DocuSign Business review
An electronic signature system that cuts out the paperwork, saving your business time and money
No matter how streamlined your business’s systems and processes are, physical document signing introduces delays - particularly when the signatories can’t meet in person. Electronic signature systems such as DocuSign cut out the paperwork, saving time and money for your business.
DocuSign hosts European customers’ data in Dutch and German datacentres, complying fully with EU data protection regulations. Multiple versions of DocuSign are available, starting with a basic single-user subscription at £6 per month, with the ability to send just five documents a month for signing. The Enterprise edition has variable pricing depending on how many users and what features you need. All quoted prices are based on annual plans.
We’ve reviewed the Business version, priced at £20 per user, per month for up to ten users. It allows you to send an unlimited number of documents for signing, access to reusable templates and apply custom branding. There’s also a range of collaborative features allowing signers to modify and work together on the contents of selected parts of the documents you send out to them.
The Business Premium level, priced at £80 per user, per month, adds the ability to embed forms in a website, and lets you send the same document out to up to 250 people. The Realtors Plus subscription is aimed exclusively at the estate agent market that forms the bedrock of DocuSign’s customer base, is also available. It costs £14 per user, per month.
Finally, the Enterprise edition allows you to have more than ten users on your account. It also adds Single Sign-on features, multi-branding options, and extensive support for both operations and deployment. For those who receive, but don’t need to send documents, a free version is also available, allowing them to keep track of documents they’ve signed, but with no document creation capabilities.
DocuSign Business: signing and identity
In the UK, electronic signatures are widely used and accepted in law. But a number of different global standards apply and some countries, such as Germany, enforce stricter requirements of proof and tracking. DocuSign meets all the legal obligations of every country it operates in, allowing you to simply use the service, follow any relevant instructions, and get on with doing business.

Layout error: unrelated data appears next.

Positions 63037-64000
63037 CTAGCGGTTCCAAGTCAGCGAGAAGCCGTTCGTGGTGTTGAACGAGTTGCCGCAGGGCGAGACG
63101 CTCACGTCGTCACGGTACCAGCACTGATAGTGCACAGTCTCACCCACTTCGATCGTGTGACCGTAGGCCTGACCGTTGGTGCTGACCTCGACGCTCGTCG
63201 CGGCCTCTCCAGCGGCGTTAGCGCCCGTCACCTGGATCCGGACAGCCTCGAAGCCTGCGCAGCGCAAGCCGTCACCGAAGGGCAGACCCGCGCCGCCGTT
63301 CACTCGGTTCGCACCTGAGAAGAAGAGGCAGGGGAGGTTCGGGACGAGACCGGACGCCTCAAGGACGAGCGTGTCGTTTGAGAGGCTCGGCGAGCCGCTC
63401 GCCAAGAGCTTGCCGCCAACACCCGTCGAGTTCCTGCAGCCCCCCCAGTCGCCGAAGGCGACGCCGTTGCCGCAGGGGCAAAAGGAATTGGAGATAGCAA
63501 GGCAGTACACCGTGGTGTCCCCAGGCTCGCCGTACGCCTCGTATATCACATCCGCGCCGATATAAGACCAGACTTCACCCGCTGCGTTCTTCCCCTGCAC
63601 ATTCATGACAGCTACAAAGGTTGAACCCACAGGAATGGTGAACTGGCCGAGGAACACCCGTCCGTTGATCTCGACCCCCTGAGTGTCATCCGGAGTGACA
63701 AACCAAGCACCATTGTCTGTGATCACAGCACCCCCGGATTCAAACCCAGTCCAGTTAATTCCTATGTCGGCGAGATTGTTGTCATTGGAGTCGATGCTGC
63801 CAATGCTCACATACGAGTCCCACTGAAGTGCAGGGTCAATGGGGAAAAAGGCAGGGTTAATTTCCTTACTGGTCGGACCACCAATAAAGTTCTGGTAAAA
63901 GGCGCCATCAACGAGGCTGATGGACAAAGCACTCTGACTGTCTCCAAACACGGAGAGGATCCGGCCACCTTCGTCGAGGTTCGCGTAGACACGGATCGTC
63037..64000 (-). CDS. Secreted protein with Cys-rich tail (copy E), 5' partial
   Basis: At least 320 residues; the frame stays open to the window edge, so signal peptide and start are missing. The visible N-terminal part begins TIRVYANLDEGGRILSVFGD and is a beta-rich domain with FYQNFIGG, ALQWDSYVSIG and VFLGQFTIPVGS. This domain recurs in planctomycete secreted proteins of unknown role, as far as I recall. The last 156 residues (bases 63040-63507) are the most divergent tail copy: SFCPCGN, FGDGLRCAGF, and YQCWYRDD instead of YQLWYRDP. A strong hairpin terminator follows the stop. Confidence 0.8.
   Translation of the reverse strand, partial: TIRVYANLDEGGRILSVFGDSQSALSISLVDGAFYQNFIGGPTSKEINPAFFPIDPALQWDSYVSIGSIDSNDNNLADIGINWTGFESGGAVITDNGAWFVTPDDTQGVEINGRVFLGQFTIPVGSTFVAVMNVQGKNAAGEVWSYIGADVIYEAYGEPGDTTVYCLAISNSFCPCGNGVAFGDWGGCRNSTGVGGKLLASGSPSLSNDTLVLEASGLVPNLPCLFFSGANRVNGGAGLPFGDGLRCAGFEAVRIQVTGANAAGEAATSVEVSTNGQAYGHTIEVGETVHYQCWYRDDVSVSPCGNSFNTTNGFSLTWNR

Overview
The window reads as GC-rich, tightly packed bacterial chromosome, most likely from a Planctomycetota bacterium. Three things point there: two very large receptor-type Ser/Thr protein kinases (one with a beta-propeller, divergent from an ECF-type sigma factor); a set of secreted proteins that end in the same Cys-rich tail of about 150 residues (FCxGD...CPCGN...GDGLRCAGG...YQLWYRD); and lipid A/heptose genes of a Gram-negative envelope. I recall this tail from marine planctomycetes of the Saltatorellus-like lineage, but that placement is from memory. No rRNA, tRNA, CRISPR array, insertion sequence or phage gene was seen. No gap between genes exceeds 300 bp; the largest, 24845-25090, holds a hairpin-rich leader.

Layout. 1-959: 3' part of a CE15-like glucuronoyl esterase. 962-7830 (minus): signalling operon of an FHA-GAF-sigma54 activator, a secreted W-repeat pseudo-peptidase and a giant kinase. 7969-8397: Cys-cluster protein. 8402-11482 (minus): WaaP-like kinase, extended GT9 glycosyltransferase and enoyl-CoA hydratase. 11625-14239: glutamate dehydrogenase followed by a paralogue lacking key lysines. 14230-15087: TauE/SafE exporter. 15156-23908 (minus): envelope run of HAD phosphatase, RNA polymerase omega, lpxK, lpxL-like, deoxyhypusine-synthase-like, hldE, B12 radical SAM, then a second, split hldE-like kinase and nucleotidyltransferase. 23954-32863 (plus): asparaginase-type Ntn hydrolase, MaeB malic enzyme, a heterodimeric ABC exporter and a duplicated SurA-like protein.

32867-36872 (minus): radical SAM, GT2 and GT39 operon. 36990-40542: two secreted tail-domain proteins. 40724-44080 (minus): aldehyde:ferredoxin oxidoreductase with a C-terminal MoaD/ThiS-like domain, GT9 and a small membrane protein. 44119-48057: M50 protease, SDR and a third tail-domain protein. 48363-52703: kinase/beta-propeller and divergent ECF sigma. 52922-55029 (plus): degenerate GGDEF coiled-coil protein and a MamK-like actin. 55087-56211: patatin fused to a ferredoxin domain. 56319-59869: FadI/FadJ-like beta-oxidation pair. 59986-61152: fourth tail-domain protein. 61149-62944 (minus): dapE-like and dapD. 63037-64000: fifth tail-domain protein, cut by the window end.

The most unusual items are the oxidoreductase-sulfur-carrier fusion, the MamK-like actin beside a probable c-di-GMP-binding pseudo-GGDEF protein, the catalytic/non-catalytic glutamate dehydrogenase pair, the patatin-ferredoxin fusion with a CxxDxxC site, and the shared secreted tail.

DocuSign’s settings and identity management screens provide you with a wealth of options, but it all hinges around your signature. You can upload a scanned signature, use a handwriting-effect signature that DocuSign generates for you, or draw one onscreen. Once created, this signature will be used to identify you, backed up by DocuSign’s built-in document tracking. DocuSign also supports the advanced electronic signature standard, allowing you to associate your electronic signature with an authorised digital signature - a cryptographic identity standard issued by an approved certificate authority.
As the account administrator you can assign logins to users as you see fit, allow them to view or send documents, or grant them full admin access. Each of your users is uniquely identified by their signature, but recipients don’t have to be DocuSign subscribers.
DocuSign Business: upload and send
DocuSign’s main interface is web-based. When you log in, a Home tab immediately gives you the option of uploading a document for signing. Several aids are present, helping first-time users get to grips with the system. A couple of sample documents are available for you to try out the system with. There are some diagrams illustrating DocuSign’s workflow, while some of the more advanced options, such as connecting a cloud drive, are hidden at first.
The home screen gives you an overview of incoming and outgoing documents for signing
Once you’ve sent your first documents, the Home page will also show their status, plus some links to relevant help, templates, and manual pages. On the right, stats show how many documents you’ve signed, and shortcut links take you to your account’s Identity profile and signing settings. Uploaded text documents are automatically converted into PDF format and kept in the Send tab. There, you can preview the PDF, add the names and email addresses of the people who need to sign it, and compose a standardised email message to all of them, or customised messages for each.
You can specify an order in which recipients must sign, which is useful if someone needs to approve everyone else’s contributions, and view a chart illustrating that order, which comes into its own when you’ve got a document going out to a large number of people. Other options that you can change at this stage include email reminder frequency for recipients who haven’t yet signed - the default is never - and how long before the document expires. This defaults to 120 days, but if your business demands that documents be signed and returned promptly, you’ll want to change both the reminder and expiry settings.